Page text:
The Maine Woods
Originally published after its author’s death, Henry David Thoreau’s The Maine Woods is a classic. Take, for instance, this description of a night in the woods:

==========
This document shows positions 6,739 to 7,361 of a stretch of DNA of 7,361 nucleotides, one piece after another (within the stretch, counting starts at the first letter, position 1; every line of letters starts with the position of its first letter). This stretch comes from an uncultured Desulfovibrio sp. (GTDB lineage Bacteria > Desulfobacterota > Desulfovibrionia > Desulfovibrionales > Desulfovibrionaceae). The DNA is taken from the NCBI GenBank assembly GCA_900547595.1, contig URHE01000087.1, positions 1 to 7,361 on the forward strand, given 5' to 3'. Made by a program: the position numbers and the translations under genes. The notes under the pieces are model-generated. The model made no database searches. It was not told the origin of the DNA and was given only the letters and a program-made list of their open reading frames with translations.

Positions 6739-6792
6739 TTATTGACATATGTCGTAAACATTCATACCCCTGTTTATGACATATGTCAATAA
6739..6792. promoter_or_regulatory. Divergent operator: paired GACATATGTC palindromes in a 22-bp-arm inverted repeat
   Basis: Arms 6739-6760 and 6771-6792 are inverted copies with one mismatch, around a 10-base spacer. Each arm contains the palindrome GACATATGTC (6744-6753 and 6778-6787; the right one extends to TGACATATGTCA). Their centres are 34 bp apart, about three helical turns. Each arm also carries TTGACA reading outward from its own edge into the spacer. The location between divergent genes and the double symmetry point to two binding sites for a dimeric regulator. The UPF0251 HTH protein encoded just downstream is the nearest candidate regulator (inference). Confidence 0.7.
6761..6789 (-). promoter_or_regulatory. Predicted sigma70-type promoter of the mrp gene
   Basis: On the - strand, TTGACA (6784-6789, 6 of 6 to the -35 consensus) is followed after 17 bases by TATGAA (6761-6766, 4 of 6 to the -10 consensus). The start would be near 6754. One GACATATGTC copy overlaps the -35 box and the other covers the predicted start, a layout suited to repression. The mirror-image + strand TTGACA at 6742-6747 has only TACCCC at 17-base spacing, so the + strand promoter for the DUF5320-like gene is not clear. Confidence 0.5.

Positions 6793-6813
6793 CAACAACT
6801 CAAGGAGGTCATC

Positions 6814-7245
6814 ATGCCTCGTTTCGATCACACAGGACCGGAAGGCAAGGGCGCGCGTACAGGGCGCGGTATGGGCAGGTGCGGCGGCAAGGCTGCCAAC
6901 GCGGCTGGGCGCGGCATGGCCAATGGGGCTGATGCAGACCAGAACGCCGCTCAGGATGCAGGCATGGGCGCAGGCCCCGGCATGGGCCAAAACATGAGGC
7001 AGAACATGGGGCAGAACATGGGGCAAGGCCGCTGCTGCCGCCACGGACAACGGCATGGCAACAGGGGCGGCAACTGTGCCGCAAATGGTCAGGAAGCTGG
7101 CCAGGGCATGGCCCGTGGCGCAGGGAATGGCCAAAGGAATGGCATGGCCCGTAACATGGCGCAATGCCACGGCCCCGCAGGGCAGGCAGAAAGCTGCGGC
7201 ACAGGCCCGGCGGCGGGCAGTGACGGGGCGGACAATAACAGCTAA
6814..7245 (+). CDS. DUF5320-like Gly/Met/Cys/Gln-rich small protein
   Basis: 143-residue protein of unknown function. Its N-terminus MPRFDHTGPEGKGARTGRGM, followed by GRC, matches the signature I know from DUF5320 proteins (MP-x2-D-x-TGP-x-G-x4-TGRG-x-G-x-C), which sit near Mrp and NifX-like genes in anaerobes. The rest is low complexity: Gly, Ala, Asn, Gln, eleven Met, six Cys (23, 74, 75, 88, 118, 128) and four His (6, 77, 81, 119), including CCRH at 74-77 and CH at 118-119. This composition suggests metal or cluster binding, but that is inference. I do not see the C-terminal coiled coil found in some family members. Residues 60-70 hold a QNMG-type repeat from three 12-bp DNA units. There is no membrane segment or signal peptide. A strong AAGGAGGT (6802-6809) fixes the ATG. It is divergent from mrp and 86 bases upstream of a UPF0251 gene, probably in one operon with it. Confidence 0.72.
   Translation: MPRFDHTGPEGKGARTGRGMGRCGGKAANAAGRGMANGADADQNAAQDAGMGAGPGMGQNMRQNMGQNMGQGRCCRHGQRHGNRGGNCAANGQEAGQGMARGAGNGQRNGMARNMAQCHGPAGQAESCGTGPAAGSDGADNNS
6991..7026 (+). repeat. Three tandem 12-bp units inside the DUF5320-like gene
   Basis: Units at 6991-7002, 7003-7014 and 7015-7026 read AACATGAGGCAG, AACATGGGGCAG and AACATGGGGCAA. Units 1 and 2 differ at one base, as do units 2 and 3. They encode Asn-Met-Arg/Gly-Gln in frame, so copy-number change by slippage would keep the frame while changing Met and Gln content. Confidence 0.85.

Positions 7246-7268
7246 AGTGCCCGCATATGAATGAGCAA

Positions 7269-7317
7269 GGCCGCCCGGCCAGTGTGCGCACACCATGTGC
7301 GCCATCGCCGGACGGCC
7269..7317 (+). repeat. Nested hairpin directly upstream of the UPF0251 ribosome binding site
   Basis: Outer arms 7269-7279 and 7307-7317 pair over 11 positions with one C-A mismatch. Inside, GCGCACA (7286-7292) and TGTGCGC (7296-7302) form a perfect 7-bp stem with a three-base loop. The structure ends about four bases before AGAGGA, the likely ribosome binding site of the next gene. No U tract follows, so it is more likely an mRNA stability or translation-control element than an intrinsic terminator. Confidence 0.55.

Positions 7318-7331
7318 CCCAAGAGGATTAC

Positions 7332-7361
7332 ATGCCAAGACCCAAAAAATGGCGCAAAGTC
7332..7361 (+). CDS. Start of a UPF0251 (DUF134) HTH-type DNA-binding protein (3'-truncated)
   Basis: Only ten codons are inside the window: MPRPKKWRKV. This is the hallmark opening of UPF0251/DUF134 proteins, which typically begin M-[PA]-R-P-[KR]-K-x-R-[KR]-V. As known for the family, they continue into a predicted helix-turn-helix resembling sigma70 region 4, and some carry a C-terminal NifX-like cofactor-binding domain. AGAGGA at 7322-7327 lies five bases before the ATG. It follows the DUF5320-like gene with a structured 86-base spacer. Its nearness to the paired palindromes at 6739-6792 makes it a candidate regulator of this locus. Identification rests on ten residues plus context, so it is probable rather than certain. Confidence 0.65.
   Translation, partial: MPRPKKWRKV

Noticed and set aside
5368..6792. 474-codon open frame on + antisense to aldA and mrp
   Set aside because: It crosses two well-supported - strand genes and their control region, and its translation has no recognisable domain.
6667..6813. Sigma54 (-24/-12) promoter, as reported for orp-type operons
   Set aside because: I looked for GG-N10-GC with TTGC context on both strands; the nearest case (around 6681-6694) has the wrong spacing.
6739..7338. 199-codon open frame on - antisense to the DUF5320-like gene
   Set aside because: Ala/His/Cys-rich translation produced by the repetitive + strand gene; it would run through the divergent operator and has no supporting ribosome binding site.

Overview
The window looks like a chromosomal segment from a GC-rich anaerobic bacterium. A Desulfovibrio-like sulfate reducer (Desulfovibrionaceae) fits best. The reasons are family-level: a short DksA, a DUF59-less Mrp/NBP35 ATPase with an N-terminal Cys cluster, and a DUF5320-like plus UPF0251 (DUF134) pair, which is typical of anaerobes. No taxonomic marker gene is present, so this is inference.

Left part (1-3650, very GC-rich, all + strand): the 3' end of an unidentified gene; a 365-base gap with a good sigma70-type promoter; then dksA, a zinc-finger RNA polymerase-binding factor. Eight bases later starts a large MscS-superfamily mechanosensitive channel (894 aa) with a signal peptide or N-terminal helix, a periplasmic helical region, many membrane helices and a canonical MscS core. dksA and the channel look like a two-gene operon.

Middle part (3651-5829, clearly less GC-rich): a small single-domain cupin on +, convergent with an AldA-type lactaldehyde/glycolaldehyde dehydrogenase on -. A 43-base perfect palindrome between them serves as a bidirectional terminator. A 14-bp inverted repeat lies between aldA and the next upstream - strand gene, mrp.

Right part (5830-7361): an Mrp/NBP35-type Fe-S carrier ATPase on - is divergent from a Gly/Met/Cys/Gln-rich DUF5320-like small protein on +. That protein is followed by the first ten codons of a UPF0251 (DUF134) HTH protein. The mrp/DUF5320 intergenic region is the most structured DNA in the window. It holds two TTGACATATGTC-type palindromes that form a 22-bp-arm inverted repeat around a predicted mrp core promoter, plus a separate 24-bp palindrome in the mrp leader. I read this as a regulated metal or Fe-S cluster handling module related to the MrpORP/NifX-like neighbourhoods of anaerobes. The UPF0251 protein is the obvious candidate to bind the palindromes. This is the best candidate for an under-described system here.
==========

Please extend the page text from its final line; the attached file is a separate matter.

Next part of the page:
About nine o’clock we reached the river, and ran our boat into a natural haven between some rocks, and drew her out on the sand. This camping-ground McCauslin had been familiar with in his lumbering days, and he now struck it unerringly in the moonlight, and we heard the sound of the rill which would supply us with cool water emptying into the lake. The first business was to make a fire, an operation which was a little delayed by the wetness of the fuel and the ground, owing to the heavy showers of the afternoon. The fire is the main comfort of the camp, whether in summer or winter, and is about as ample at one season as at another. It is as well for cheerfulness as for warmth and dryness. It forms one side of the camp; one bright side at any rate. Some were dispersed to fetch in dead trees and boughs, while Uncle George felled the birches and beeches which stood convenient, and soon we had a fire some ten feet long by three or four high, which rapidly dried the sand before it. This was calculated to burn all night. We next proceeded to pitch our tent; which operation was performed by sticking our two spike-poles into the ground in a slanting direction, about ten feet apart, for rafters, and then drawing our cotton cloth over them, and tying it down at the ends, leaving it open in front, shed-fashion. But this evening the wind carried the sparks on to the tent and burned it. So we hastily drew up the batteau [boat] just within the edge of the woods before the fire, and propping up one side three or four feet high, spread the tent on the ground to lie on; and with the corner of a blanket, or what more or less we could get to put over us, lay down with our heads and bodies under the boat, and our feet and legs on the sand toward the fire. At first we lay awake, talking of our course, and finding ourselves in so convenient a posture for studying the heavens, with the moon and stars shining in our faces, our conversation naturally turned upon astronomy, and we recounted by turns the most interesting discoveries in that science. But at length we composed ourselves seriously to sleep. It was interesting, when awakened at midnight, to watch the grotesque and fiend-like forms and motions of some one of the party, who, not being able to sleep, had got up silently to arouse the fire, and add fresh fuel, for a change; now stealthily lugging a dead tree from out the dark, and heaving it on, now stirring up the embers with his fork, or tiptoeing about to observe the stars, watched, perchance, by half the prostrate party in breathless silence; so much the more intense because they were awake, while each supposed his neighbor sound asleep. Thus aroused, I, too, brought fresh fuel to the fire, and then rambled along the sandy shore in the moonlight, hoping to meet a moose come down to drink, or else a wolf. The little rill tinkled the louder, and peopled all the wilderness for me; and the glassy smoothness of the sleeping lake, laving the shores of a new world, with the dark, fantastic rocks rising here and there from its surface, made a scene not easily described. It has left such an impression of stern, yet gentle, wildness on my memory as will not soon be effaced. Not far from midnight we were one after another awakened by rain falling on our extremities; and as each was made aware of the fact by cold or wet, he drew a long sigh and then drew up his legs, until gradually we had all sidled round from lying at right angles with the boat, till our bodies formed an acute angle with it, and were wholly protected. When next we awoke, the moon and stars were shining again, and there were signs of dawn in the east. I have been thus particular in order to convey some idea of a night in the woods.